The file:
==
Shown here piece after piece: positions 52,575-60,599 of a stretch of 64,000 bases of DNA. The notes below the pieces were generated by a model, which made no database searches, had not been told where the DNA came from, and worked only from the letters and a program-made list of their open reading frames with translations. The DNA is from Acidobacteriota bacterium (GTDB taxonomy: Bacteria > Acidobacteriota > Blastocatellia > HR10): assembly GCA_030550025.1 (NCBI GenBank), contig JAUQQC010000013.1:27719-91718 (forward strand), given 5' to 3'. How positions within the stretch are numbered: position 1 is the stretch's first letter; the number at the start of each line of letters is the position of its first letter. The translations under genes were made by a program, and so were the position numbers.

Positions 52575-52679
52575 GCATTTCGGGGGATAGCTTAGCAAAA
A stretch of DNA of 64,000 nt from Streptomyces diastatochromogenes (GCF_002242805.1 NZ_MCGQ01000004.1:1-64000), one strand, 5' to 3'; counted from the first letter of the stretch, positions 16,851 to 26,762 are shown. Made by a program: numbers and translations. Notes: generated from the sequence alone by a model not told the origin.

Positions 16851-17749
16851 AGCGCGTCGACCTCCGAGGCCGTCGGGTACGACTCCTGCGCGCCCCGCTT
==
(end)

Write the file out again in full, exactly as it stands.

Shown here piece after piece: positions 52,575-60,599 of a stretch of 64,000 bases of DNA. The notes below the pieces were generated by a model, which made no database searches, had not been told where the DNA came from, and worked only from the letters and a program-made list of their open reading frames with translations. The DNA is from Acidobacteriota bacterium (GTDB taxonomy: Bacteria > Acidobacteriota > Blastocatellia > HR10): assembly GCA_030550025.1 (NCBI GenBank), contig JAUQQC010000013.1:27719-91718 (forward strand), given 5' to 3'. How positions within the stretch are numbered: position 1 is the stretch's first letter; the number at the start of each line of letters is the position of its first letter. The translations under genes were made by a program, and so were the position numbers.

Positions 52575-52679
52575 GCATTTCGGGGGATAGCTTAGCAAAA
A stretch of DNA of 64,000 nt from Streptomyces diastatochromogenes (GCF_002242805.1 NZ_MCGQ01000004.1:1-64000), one strand, 5' to 3'; counted from the first letter of the stretch, positions 16,851 to 26,762 are shown. Made by a program: numbers and translations. Notes: generated from the sequence alone by a model not told the origin.

Positions 16851-17749
16851 AGCGCGTCGACCTCCGAGGCCGTCGGGTACGACTCCTGCGCGCCCCGCTT